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Remembering when Muhammad Ali fought Superman

“Lawdy, Lawdy He’s Great.”

That was the title of Mark Kram’s fantastic and absorbing story about the “Thrilla in Manila.” When I heard Muhammad Ali had died Friday night, I reread the electronic version on my Kindle before going to sleep. It seemed like the thing to do.

“Lawdy, Lawdy He’s Great” is what Joe Frazier said about Ali after their epic third fight, in the Philippines. The lights were dark in the villa, to hide the pulpy mess, when Smokin’ Joe said that. Wrote Mark Kram: “Then he put his head back on the pillow, and soon there was only the heavy breathing of a deep sleep slapping like big waves against the silence.”

I remember reading that story in Sports Illustrated. I was a big Ali fan, and I sort of admired Smokin’ Joe, too.

But I was a bigger Ali fan.

I was such a big fan that I was purchased a Super 8 film via mail order of his fight against Jimmy Ellis — despite not having access to a Super 8 projector, or knowing anybody who did. As I recall, this match with Ellis was not among Ali’s more memorable fights. Ellis was his former sparring partner, and he had this big Afro and longish sideburns that made him appear to be a coalescence of Sly Stone and the lead singer for the pop band Mungo Jerry.

I would take the reel out of the box, unravel it a bit and hold it up to the light to see if I could make out the minuscule images of Ali and Jimmy Ellis.

I remembered that the night Ali died.

I remembered this record called “Black Superman (Muhammad Ali)” that came out in 1975, after Ali had beaten Big George Foreman in Zaire with the rope-a-dope. I was a freshman in college. I would play it on the turntable in my dorm room.

“Sing, Muhammad, Muhammad Ali

He floats like a butterfly and stings like a bee

Muhammad, the Black Superman

Who calls to the other guy I’m A-A-Li, catch me if you can.”

The song had an infectious reggae beat. Sometimes when I would play it and leave my door open, the black football players who lived on my floor would come in. We’d talk about Ali and boxing and other things, and we found we had things in common, and we became friends.

I remembered that the night Ali died.

I remembered when the Black Superman fought the original Superman.

It happened in 1978, in the DC comic books. By the time it came out, Ali no longer was champion. He had lost to Leon Spinks, of all people. So unless you were into the comics, or Jerry Seinfeld, who was a fervent admirer of Superman on TV — or possibly Bill Walton — you may not recall Ali’s fight against Superman, the way you recall him fighting Joe Frazier or George Foreman or Sonny Liston.

Before the Best of Nevada Preps banquet Saturday at Red Rock Resort, Bill Walton spoke to the R-J’s Ed Graney about Ali’s influence on him. Walton said Ali “stood up for truth and justice and the American way.”

That’s exactly what they said about the black-and-white Superman on TV.

So I’m thinking the big redhead might have collected comic books, too.

The premise of “Superman vs. Muhammad Ali” is that Earth is being invaded by aliens, and the alien Don King demands the best fighter on Earth be matched against the best fighter on the alien world, a literal monstrosity called Hun’Ya. Or the alien Don King will destroy the planet. Superman and Ali argue about who should fight the giant alien, so they wage an elimination bout under a red sun (to nullify Superman’s super powers and to make it a fair fight).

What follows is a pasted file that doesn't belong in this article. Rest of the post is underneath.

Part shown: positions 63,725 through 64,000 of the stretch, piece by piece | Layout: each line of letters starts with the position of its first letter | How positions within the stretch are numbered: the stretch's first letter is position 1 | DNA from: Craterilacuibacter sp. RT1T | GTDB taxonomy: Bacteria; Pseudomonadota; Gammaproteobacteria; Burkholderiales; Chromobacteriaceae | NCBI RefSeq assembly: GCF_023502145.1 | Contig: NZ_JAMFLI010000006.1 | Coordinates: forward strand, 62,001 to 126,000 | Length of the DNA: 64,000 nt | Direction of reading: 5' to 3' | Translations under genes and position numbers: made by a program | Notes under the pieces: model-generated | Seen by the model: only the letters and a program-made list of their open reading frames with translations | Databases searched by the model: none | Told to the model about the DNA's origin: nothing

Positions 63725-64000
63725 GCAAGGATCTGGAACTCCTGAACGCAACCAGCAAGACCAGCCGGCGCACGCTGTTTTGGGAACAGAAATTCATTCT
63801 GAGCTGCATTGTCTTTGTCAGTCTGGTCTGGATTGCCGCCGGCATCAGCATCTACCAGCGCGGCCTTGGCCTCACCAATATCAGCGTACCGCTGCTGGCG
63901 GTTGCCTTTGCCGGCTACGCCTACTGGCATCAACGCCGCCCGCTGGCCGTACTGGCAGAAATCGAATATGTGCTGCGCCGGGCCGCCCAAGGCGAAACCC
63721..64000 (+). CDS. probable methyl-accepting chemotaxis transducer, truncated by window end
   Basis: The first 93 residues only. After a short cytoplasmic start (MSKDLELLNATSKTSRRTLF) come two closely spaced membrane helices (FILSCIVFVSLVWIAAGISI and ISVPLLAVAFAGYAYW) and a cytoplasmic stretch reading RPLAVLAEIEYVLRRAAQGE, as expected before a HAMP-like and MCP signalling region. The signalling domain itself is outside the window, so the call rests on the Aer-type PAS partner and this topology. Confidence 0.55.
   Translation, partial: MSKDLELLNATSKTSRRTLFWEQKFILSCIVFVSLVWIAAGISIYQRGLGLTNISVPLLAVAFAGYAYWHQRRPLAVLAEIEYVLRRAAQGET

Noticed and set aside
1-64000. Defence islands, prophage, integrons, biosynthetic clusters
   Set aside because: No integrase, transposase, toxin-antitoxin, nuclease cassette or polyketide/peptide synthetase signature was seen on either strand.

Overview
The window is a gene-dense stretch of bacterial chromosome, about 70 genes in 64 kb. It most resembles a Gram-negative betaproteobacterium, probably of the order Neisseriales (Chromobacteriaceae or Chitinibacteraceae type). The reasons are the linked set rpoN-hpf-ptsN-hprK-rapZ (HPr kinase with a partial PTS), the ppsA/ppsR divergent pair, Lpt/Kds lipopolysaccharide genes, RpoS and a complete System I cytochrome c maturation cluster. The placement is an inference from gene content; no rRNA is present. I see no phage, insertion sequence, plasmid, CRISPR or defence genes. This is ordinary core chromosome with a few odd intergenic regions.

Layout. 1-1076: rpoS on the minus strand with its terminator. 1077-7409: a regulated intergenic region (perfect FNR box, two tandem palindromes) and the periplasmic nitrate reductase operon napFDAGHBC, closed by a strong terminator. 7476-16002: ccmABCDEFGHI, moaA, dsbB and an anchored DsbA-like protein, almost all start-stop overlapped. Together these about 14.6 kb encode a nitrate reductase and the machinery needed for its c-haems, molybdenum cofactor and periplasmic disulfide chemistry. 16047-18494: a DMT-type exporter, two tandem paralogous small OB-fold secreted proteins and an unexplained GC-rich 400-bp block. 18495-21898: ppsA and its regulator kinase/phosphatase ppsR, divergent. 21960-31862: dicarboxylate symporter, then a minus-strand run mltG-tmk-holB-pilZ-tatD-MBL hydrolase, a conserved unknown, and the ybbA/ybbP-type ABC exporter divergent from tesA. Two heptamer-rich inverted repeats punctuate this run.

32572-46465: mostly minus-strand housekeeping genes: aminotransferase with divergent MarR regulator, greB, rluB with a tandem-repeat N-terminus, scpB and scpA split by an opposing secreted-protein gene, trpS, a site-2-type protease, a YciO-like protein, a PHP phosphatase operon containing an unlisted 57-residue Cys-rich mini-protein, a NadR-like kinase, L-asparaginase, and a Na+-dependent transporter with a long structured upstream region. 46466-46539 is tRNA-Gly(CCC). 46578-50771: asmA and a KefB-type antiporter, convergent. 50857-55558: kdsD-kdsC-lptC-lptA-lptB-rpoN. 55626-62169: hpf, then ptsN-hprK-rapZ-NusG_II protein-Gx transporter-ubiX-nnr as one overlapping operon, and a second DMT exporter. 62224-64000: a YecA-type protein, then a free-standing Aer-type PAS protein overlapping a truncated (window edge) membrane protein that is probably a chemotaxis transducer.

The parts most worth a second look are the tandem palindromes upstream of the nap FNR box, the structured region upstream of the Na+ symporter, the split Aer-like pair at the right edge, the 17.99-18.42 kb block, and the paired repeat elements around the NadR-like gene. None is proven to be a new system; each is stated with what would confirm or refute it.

The bout is broadcast on intergalactic TV (at the time, bigger than pay per view). A mechanical red-eyed pod on wheels serves as referee. Jimmy Olsen calls it from ringside.

Superman takes a brutal beating but refuses to go down. He is carried from the ring looking like Jerry Quarry.

Ali wins by TKO.

So it’s on to the big fight against the giant alien to save the planet.

Pallas Athene, the Greek Goddess of Wisdom, is the referee. Dozens of celebrities are seated at ringside: The Jackson 5, Ron Howard, Plastic Man, Andy Warhol, President Jimmy Carter, Alfred E. Neuman, Joe Namath, Frank Sinatra, Batman, Raquel Welch, Lex Luthor, Jim Bouton (!?), Sonny Bono, Cher, Liberace, Wolfman Jack, Donny and Marie Osmond (and how about the longevity of those two).

Ali predicts a fourth-round knockout. He gets it, thanks in large part to the Man of Steel imitating Ali’s cornerman, Bundini Brown, and sneaking into the alien command ship to scuttle the takeover of Earth while Ali is getting his second wind against the monster.

Earth is saved. There will be no rematch.

I remembered that comic book the night Ali died.

As the tributes and remembrances of Muhammad Ali began to pour in, I recalled the time he fought Superman — and won. It happened in the comics, in 1978, and it was only make-believe, having been brought to life with great joy and exhilaration by the imagination of the writer (Denny O’Neil) and the skilled pencil of the illustrator (Neal Adams).

It also might be the perfect metaphor for the legend that was Ali.

Las Vegas Review-Journal sports columnist Ron Kantowski can be reached at rkantowski@reviewjournal.com or 702-383-0352. Follow him on Twitter: @ronkantowski

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